In today’s video, we discuss something subjective – are video game remasters good or bad? And...
How Star Wars Battlefront is Similar and Not Similar to Battlefield
A general annoyance surfaced amongst all Star Wars enthusiasts when for the longer period there was no real evidence of in-game footage coming out for Star Wars Battlefront.
Yes, we saw pretty pictures of Walkers and dense forests, but it wasn’t till the mightily impressive E3 demo that we got to see the real action. Thankfully, the real action was worth the wait!
Our take on Star Wars Battlefront’s demo was filled with nothing but praises, yet there were questions arising from various other critics, whose critiques were that Battlefront was too similar to another game with the ‘Battle’ prefix, and developed by the same firm. Yes, we’re talking about Battlefield!
DICE’s Battlefield games in a very basic sense have the same concept: massive battles between two teams in breathtaking environments, with tons of vehicles and gadgets. So basically, the question was that is Battlefront simply a reskin of Battlefield?
The answer, in short, is a big ‘no’. A close visual observation of Battlefront shows that its gameplay mechanics are quite unique.
The game is considerably slower than Battlefield (player movement, pace of vehicles), yet considerably smoother. There’s no natural, realistic ambience to the game other than the distant sound of lasers shooting, yet the smoothness is there from the way the vehicles, players, and environment interconnect with each other.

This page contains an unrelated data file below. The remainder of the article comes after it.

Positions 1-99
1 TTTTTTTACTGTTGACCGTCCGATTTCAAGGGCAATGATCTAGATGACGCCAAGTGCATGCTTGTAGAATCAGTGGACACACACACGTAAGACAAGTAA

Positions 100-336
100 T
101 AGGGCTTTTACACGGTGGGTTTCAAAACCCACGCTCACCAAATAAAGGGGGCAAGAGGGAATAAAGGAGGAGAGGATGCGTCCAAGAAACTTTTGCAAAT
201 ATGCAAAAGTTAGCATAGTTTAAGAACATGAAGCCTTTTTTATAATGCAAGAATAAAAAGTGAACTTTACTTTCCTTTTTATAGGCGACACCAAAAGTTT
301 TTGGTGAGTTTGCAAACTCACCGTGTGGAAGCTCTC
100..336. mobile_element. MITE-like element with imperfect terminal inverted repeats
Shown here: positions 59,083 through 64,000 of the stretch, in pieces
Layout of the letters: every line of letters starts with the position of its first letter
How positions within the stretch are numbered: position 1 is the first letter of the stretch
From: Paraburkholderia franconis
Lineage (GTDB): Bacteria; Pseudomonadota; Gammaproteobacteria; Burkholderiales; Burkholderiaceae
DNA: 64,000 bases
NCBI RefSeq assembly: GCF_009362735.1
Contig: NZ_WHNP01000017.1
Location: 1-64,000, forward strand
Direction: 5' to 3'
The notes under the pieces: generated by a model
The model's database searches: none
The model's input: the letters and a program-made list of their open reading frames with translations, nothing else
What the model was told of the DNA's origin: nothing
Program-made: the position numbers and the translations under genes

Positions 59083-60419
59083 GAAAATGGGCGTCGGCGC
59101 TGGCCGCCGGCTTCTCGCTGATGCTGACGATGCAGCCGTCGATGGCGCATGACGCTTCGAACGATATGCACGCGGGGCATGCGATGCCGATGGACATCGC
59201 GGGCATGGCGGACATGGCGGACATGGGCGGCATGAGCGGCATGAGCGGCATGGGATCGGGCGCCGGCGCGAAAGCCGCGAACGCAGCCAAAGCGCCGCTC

What’s more important is that Battlefront’s combat has more of a simplistic feel to it, which actually kind of reminds me more of Fallout 4’s demo than it does of Battlefield (of course, the third-person view plays a big part in the comparison). The shooting is simplified with non-considerable recoil, the vehicles aren’t as aggressive, and there are not classes to take use of.
The biggest difference though is DICE’s underrated accomplishment of actually successfully delivering the Star Wars feeling to the player. This is no underachievement, and is one thing that completely transforms the game. You know you’re not in a game that simulates real-world battlefield, but instead in a game that simulates what Star Wars is about, only from a more personal perspective, which completely changes how the game plays and fells.
Now that that’s settled, the real question is, will it be delivered like Battlefield? With this question we’re not talking about the success, gameplay, or feel of the title, but of the content itself. Sure, what we saw at the E3 was impressive, but is that all there is to the game?
Star Wars: Battlefront has always been a rich series under Pandemic Studios since its introduction in 2004, but there seems to be a sense of overall limitation when it comes to DICE’s Battlefront.
Veteran Star Wars fans will always make comparisons, and the general opinion is that despite a lot of impressive features that are meant to deliver the successful first impression, there is a certain lack of depth to EA’s supervised Battlefront title.
EA and DICE have already confirmed that certain vehicles such as the AT-AT won’t be drivable, there will be no Space Battles (what is a Star Wars series without space?), and no Clone Wars. These are features that are dearly coveted by Battlefront fans, and made the game the fantastic experience that it was.
There’s clearly an impressive amount of work being done on Star Wars Battlefront, but will it be enough to quench the thirst of the hardcore gamers out there, who want more than just a game that serves to only increase the hype of the upcoming Episode VII towards the end of the year?
In my opinion, if DICE truly deliver an experience that has quality over quantity in-terms of content, then it could well make-up for its missing features. If not, then Star Wars: Battlefront may end up being a game that has the ‘wow’ factor for only a few days until it becomes boring and repetitive.